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Old 12-07-2005, 12:35 AM
Thumper Thumper is offline
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Join Date: Jan 2005
Posts: 763
Default Re: Pre-Maritial Sex...

Actually, here's the best article that Dr. Makow has written on this I think:

Quote:
Managing the Male Sex Drive

At age 12, in 1961 I saw the movie Spartacus.

In one scene the camera focuses on Kirk Douglas' face as Jean Simmons sheds her gown. His face is full of wonderment and awe, lighted by the mystical glow seeming to emanate from her naked body but actually from the fire.

The scene made a profound impression on me, a boy just entering puberty.

Our pagan (a.k.a. "modern") Masonic culture programs us to worship sex in the form of the fertile young female.

Romantic love is our ersatz religion. Sexual intercourse is the holy sacrament.
Sex is considered the most pleasurable and profound experience life has to offer.

I subscribed to Playboy and devoured nudes with Kirk Douglas-like adoration. Henceforth I judged females primarily on the basis of sex appeal; all others were invisible. I also equated sexual desire with love, and love with religion. In essence, I became dysfunctional, unable to relate to real women.

This subversive verse from Paul Simon's "Kathy's Song" (1965) became the anthem of my generation:

"So you see I have come to doubt/ All that I once held as true/ I stand alone without beliefs/ The only truth I know is you."

[...]

SUBLIMATION

Being human is a spiritual discipline. It means holding our behaviour accountable to our ideals and evolving morally. Let's catch ourselves when we look at women lasciviously. There is a difference between that and admiring their sex appeal, beauty and grace.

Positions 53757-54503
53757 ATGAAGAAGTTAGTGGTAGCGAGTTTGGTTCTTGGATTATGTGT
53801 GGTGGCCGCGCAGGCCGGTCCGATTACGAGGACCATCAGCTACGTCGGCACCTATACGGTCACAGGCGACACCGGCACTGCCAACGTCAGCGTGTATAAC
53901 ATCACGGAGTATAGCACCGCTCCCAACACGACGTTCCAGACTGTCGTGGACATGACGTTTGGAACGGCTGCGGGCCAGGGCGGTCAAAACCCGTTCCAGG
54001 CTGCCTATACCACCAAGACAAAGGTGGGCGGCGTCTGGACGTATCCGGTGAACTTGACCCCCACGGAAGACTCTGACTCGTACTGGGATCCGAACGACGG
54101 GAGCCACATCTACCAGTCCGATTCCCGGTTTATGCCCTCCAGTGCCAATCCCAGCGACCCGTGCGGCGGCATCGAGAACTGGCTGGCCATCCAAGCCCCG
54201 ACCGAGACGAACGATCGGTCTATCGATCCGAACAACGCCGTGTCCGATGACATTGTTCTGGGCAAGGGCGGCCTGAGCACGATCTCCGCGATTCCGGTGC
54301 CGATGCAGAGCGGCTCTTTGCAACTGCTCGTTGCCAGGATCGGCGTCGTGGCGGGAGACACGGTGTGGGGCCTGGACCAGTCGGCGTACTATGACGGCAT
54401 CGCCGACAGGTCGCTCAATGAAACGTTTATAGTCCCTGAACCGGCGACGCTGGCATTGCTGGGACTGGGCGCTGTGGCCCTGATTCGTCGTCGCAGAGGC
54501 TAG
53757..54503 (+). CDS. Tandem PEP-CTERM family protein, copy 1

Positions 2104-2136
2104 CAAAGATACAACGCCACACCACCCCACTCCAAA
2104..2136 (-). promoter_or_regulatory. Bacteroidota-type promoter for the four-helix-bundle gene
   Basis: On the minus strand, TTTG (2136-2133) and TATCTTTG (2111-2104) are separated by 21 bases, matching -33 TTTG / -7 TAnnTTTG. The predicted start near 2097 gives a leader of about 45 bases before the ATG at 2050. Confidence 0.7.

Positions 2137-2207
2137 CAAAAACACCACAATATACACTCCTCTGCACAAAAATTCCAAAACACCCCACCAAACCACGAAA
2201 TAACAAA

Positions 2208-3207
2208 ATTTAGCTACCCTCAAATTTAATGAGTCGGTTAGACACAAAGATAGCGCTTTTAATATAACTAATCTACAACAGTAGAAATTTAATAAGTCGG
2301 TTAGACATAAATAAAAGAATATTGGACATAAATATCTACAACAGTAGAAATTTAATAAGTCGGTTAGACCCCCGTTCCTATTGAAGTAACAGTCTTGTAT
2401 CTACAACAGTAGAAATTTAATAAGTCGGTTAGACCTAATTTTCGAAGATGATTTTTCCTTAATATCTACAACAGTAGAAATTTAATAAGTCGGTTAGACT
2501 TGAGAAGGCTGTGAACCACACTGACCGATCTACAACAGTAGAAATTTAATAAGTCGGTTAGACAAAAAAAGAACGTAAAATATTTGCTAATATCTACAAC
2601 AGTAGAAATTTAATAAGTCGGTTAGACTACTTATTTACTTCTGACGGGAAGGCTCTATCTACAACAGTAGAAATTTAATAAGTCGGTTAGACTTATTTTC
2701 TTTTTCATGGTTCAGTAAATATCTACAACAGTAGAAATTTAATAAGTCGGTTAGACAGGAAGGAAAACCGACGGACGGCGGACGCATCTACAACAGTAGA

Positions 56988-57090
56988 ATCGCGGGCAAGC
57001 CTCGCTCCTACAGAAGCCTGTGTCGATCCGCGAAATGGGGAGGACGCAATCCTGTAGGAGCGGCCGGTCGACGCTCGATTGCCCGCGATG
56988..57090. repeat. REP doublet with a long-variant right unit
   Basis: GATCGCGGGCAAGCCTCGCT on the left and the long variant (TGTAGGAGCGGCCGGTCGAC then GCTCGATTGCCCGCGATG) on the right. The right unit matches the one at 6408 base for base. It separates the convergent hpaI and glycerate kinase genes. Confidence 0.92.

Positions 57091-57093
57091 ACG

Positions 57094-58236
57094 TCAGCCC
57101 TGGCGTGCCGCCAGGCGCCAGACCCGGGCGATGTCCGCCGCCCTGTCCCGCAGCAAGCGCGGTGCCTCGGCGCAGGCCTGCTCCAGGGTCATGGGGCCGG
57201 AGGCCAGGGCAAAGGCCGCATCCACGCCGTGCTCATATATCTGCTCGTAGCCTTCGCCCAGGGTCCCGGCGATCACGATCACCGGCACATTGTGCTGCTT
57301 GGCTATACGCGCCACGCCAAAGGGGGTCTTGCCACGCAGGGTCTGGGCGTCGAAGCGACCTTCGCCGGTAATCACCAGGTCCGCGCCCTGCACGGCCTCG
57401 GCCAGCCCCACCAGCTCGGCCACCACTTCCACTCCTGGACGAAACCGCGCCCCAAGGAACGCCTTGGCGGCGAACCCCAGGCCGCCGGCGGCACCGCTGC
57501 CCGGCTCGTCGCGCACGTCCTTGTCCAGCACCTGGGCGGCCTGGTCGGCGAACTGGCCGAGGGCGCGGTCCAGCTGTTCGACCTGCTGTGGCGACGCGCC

Holding ourselves accountable requires will power. We are the product of our thoughts. The thought is father of the deed. We must control our thoughts and the stimuli we allow.

One acquaintance doesn't masturbate very often. "Why stoke the fires?" he says. He keeps his mind off sex and focuses on more exciting pursuits.

This is called sublimation. The prodigious American writer Upton Sinclair (1878-1968) wrote in his Autobiography (1962):

My chastity was preserved at the cost of much emotional effort...What did I get in return for this? I got intensity and power of concentration; these elements in my make-up were the product of my effort to resist the tempter.

I learned to work fourteen hours a day at study and creative effort because it was only by being thus occupied that the craving for woman could be kept out of my soul. I recited the Wisdom of Solomon: "he that ruleth his spirit is greater than he that taketh a city." (p. 46)
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